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The Art of ForgettingDisgrace and Oblivion in Roman Political Culture$
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Harriet I. Flower

Print publication date: 2006

Print ISBN-13: 9780807830635

Published to North Carolina Scholarship Online: September 2014

DOI: 10.5149/9780807877463_flower

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Memory Games Disgrace and Rehabilitation in the Early Principate

Memory Games Disgrace and Rehabilitation in the Early Principate

Chapter:
(p.115) Chapter VIMemory Games Disgrace and Rehabilitation in the Early Principate
Source:
The Art of Forgetting
Author(s):

Harriet I. Flower

Publisher:
University of North Carolina Press
DOI:10.5149/9780807877463_flower.10

This chapter discusses the beginning of the principate, which marked the introduction of changes to virtually every area of the political and social life of Rome's leading citizens and of their families, and notes that the figure of the princeps, the leading man in Rome, now overshadowed the achievements and ambitions of others. It notes further that his family evolved from being a branch of the Iulii Caesares to being the domus Augusta, eventually even described as the domus divina. The chapter observes that the Augustan age fostered a renewed sense of memoria and of its uses, and notes that the distant past became fashionable and was recalled and re-created in a wide variety of monuments and rituals. It adds that new “memories” were also fashioned, memories that revolved around the central role of the princeps as leading citizen and savior of Rome.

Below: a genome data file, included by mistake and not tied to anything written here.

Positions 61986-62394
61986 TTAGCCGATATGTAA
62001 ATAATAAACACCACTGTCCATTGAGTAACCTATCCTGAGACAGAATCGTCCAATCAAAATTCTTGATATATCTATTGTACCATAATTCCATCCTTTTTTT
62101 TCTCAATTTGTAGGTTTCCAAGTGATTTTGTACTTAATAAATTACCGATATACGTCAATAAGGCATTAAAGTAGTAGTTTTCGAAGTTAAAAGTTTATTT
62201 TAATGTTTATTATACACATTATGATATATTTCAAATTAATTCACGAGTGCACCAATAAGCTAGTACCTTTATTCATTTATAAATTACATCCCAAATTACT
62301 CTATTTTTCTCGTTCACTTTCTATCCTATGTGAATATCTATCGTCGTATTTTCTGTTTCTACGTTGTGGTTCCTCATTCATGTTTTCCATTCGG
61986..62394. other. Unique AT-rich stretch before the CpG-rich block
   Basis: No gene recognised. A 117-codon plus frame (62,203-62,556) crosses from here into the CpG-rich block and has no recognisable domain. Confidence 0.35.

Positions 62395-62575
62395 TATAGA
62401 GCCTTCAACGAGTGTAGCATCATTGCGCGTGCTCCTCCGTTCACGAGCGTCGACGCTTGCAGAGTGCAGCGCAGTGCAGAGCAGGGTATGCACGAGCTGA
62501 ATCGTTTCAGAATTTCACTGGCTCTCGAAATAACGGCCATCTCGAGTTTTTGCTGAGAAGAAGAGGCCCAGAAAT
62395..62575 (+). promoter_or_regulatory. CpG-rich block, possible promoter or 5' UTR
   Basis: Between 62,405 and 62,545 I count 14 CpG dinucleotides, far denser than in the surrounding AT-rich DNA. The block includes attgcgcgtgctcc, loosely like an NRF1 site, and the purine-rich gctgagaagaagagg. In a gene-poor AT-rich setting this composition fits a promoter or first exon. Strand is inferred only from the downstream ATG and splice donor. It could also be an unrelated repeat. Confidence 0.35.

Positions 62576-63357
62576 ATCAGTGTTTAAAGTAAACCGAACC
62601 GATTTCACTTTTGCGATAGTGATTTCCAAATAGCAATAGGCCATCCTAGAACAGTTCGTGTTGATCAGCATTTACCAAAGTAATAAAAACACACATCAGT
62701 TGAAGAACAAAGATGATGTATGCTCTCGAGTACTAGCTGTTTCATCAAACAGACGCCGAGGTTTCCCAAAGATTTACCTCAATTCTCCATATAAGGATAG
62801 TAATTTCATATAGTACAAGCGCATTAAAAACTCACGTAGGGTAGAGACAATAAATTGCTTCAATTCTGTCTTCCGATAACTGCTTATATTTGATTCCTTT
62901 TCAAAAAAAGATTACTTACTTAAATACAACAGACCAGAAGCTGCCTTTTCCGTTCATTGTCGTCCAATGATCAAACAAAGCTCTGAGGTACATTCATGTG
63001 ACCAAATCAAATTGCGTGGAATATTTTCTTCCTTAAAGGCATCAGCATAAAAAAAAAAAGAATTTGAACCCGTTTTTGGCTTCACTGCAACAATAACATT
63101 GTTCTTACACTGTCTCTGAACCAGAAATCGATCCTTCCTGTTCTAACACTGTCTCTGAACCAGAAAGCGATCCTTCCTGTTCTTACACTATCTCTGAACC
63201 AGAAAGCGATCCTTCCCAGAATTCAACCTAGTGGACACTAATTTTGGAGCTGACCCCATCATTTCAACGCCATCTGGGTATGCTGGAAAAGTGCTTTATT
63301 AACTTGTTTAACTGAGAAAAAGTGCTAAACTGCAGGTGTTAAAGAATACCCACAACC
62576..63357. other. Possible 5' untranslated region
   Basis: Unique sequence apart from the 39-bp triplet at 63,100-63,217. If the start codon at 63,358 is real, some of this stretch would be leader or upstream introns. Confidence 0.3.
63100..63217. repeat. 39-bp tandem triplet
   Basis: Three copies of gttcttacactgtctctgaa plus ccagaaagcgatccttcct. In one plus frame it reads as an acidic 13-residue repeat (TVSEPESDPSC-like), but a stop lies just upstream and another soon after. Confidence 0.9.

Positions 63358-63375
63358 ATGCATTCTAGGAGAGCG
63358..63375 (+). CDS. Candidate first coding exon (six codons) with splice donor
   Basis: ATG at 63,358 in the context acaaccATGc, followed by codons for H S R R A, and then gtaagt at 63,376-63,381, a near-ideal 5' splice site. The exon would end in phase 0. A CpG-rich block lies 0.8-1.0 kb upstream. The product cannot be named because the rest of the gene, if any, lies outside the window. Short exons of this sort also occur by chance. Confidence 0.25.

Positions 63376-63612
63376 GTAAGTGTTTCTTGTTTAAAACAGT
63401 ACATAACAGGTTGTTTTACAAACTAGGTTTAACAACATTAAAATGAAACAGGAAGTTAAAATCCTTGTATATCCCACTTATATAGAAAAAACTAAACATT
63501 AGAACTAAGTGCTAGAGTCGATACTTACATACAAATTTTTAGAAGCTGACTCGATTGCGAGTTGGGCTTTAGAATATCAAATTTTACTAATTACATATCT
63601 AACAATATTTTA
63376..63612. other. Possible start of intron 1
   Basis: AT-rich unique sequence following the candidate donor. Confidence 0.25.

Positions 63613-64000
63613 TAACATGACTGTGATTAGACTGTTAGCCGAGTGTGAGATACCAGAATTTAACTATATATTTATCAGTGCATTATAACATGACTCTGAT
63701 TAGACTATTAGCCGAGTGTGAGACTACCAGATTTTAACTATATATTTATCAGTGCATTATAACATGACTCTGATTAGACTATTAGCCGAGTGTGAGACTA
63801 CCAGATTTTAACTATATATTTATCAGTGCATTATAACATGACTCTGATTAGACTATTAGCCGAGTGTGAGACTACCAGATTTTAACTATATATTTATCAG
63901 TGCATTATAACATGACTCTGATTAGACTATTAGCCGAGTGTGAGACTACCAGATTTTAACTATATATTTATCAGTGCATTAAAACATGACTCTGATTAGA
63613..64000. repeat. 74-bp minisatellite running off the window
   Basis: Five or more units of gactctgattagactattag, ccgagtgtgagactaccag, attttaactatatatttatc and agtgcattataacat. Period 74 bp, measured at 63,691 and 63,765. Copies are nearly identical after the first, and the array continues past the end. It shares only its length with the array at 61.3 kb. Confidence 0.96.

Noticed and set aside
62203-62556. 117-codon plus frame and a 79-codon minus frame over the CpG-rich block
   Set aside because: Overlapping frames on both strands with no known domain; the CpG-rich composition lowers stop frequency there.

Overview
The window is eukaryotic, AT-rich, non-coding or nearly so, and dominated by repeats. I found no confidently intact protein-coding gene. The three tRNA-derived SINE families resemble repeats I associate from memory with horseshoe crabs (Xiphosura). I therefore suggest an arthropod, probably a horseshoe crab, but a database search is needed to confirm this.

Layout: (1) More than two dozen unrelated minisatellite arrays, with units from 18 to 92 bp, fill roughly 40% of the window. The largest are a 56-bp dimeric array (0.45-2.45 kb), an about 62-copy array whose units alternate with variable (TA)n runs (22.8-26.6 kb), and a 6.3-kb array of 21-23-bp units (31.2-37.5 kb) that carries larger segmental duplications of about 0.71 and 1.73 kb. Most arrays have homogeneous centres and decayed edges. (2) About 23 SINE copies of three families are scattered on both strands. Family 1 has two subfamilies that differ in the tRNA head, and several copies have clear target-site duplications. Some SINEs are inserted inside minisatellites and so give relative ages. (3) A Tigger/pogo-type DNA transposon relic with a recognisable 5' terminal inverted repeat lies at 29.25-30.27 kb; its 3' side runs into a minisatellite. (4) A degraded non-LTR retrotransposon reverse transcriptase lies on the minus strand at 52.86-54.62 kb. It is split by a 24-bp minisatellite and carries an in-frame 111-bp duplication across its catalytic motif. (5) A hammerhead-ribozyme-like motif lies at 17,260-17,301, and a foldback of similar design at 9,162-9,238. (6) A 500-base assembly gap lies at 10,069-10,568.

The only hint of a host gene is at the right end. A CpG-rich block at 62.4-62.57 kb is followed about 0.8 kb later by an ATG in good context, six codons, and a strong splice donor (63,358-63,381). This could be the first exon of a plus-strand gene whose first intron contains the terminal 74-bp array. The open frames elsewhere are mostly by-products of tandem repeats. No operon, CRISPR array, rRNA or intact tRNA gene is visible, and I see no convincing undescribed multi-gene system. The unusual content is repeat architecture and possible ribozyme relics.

Keywords:   principate, social life, princeps, Iulii Caesares, domus Augusta, domus divina, Augustan age, memoria, Rome

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